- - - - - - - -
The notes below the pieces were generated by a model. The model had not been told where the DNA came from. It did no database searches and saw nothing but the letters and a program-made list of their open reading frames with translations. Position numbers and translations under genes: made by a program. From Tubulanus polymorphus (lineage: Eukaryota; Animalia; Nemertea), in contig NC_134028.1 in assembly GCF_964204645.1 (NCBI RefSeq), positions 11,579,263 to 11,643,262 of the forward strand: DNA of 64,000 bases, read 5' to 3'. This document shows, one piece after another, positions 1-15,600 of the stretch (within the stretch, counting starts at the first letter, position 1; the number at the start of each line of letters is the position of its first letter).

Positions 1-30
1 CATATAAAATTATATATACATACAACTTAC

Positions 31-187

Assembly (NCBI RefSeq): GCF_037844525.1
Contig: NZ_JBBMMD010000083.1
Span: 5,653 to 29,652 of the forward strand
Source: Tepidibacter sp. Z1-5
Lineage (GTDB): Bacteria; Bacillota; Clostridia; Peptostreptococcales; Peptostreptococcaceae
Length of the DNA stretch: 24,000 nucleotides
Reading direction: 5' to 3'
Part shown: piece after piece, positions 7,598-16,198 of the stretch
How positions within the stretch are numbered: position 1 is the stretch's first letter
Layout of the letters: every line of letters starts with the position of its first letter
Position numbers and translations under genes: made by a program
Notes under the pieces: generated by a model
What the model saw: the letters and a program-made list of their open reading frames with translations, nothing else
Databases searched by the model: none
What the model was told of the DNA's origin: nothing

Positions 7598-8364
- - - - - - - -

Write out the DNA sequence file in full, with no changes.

The notes below the pieces were generated by a model. The model had not been told where the DNA came from. It did no database searches and saw nothing but the letters and a program-made list of their open reading frames with translations. Position numbers and translations under genes: made by a program. From Tubulanus polymorphus (lineage: Eukaryota; Animalia; Nemertea), in contig NC_134028.1 in assembly GCF_964204645.1 (NCBI RefSeq), positions 11,579,263 to 11,643,262 of the forward strand: DNA of 64,000 bases, read 5' to 3'. This document shows, one piece after another, positions 1-15,600 of the stretch (within the stretch, counting starts at the first letter, position 1; the number at the start of each line of letters is the position of its first letter).

Positions 1-30
1 CATATAAAATTATATATACATACAACTTAC

Positions 31-187

Assembly (NCBI RefSeq): GCF_037844525.1
Contig: NZ_JBBMMD010000083.1
Span: 5,653 to 29,652 of the forward strand
Source: Tepidibacter sp. Z1-5
Lineage (GTDB): Bacteria; Bacillota; Clostridia; Peptostreptococcales; Peptostreptococcaceae
Length of the DNA stretch: 24,000 nucleotides
Reading direction: 5' to 3'
Part shown: piece after piece, positions 7,598-16,198 of the stretch
How positions within the stretch are numbered: position 1 is the stretch's first letter
Layout of the letters: every line of letters starts with the position of its first letter
Position numbers and translations under genes: made by a program
Notes under the pieces: generated by a model
What the model saw: the letters and a program-made list of their open reading frames with translations, nothing else
Databases searched by the model: none
What the model was told of the DNA's origin: nothing

Positions 7598-8364